Tell A Tale — Gothic Fiction
Mr Handke By John Mulligan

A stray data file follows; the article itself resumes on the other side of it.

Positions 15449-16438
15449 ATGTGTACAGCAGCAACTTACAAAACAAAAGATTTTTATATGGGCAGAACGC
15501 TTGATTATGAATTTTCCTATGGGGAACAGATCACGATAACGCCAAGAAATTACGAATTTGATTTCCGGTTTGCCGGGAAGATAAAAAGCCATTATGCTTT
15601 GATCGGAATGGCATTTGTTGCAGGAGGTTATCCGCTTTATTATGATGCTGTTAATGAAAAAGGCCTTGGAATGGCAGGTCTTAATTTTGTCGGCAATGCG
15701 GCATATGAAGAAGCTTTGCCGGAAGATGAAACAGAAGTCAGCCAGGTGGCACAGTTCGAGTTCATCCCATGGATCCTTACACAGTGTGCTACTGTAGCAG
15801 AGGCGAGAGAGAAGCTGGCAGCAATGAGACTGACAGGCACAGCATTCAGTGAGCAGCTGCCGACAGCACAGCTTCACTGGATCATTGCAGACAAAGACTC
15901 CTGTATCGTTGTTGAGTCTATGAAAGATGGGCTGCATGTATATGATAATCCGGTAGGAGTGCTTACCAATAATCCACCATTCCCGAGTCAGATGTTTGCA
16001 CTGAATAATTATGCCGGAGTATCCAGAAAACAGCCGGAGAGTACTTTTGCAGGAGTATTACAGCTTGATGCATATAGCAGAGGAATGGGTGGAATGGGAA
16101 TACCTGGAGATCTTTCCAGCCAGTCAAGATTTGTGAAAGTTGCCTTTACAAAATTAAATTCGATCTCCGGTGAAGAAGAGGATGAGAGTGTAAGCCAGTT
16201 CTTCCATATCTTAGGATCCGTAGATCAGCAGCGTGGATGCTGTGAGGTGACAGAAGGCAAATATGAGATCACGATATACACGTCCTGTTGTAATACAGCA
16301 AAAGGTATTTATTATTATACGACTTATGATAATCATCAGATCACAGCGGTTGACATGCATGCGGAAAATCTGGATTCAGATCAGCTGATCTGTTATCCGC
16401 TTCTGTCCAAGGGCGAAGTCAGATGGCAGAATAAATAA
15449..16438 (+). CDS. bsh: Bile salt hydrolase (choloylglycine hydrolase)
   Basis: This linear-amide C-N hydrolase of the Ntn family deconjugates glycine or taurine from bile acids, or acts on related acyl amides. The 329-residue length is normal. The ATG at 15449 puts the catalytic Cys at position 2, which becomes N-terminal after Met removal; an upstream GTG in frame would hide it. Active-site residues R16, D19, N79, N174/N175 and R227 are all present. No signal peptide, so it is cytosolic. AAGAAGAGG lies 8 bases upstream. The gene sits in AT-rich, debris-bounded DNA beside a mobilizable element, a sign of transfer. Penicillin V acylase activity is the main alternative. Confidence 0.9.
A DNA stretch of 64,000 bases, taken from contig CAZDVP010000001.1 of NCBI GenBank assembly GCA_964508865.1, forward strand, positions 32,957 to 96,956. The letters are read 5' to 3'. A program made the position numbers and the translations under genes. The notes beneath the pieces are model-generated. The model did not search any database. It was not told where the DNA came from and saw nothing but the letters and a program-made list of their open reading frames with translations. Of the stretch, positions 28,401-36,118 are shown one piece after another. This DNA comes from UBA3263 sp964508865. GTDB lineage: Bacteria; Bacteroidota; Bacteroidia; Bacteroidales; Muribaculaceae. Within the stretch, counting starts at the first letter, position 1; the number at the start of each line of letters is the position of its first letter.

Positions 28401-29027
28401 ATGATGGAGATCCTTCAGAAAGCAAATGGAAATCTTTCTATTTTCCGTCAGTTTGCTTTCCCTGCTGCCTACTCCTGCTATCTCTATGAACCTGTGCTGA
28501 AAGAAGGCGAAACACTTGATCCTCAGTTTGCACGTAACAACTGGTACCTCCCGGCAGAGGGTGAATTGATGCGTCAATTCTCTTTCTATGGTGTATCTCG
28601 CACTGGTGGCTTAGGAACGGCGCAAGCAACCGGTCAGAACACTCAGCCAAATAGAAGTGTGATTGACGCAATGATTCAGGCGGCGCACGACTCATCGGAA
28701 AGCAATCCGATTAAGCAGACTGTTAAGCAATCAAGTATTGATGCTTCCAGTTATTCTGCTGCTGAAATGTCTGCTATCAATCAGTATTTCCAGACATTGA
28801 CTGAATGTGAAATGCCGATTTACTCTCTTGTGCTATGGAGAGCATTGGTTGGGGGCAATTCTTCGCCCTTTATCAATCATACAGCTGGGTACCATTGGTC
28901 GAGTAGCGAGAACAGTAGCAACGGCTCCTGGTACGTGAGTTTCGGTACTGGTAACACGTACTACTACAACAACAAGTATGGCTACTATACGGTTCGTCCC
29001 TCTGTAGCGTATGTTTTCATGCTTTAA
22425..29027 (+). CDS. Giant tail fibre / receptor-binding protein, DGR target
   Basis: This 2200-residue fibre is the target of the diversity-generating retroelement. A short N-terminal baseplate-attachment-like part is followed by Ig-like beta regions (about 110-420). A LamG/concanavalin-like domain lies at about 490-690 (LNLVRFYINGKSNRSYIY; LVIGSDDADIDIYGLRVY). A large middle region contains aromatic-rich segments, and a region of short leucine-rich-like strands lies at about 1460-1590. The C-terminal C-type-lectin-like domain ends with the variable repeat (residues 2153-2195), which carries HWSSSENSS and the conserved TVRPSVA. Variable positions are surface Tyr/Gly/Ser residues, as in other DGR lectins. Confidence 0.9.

It felt Halloween night, but it was not Halloween night; it was a night like any other night. When the night time came, in Mr Handke’s home, on this very night in particular, there was no light, no, so the candles, large ones and small ones alike lit the room up, every room. He stared out of the window, looking at the full moon, at the wailing sounds, he looked at his own reflection, as he did so, he said, ‘It might be possible, of course, that far from being one, we may possess two selves.’ He was not talking how he looked in his reflection, but something more darker, something more macabre than that. At that instant, at that thought in his mind, not one or two, but all his candles had blown out. Terror struck his heart, it struck his soul. There was a murmur he heard in the room. There was somebody in the room with him, or was there, he could not be sure, but Mr Handke was terrified. ‘I am not myself,’ he said out loud. As he said this, the words were repeated, but not by him. He tried to jump out of his window, but he could not. No, he could not jump out of the window. Was it the other self in himself which prevented the action? Mr Handke remained in darkness trembling in fear of his life. The room became light again; the candles had mysteriously been re-lit. More sounds could be heard outside, Mr Handke looked out of the window. The rain was coming down harshly, he could see nothing. Everything, so it appeared, had disappeared. Just as Mr Handke thought this, he believed that was his other self. In that instant, his true self, the person did not exist. He did have his free will, he was not conscious of his own existence. But later that changed, and later, as he peered into the darkness through his same window, he saw an unusual figure, a horse indeed is what it was with a man on it. The horse disappeared from the man’s view. Within seconds, the horse raced through Mr Handke’s front door. The man got off the horse and greeted the man who was trembling with fear. The man, who had a Barrington top black hat on, said ‘War has broken out.’ Mr Handke came closer to the man. He said to him, ‘What war?’ ‘What war! The Boer war of course. The second Boer War!’ ‘The second Boer war!’ replied Mr Handke, ‘that was in the nineteenth century!’ Mr Handke looked at the man in disbelief. He looked through his window once again where he could see his own reflection, as he could before. He looked to the man who had said these words. The man was gone, so was the horse. The man went to bed and dreamt he was both Dr Jekyll and Mr Hyde.
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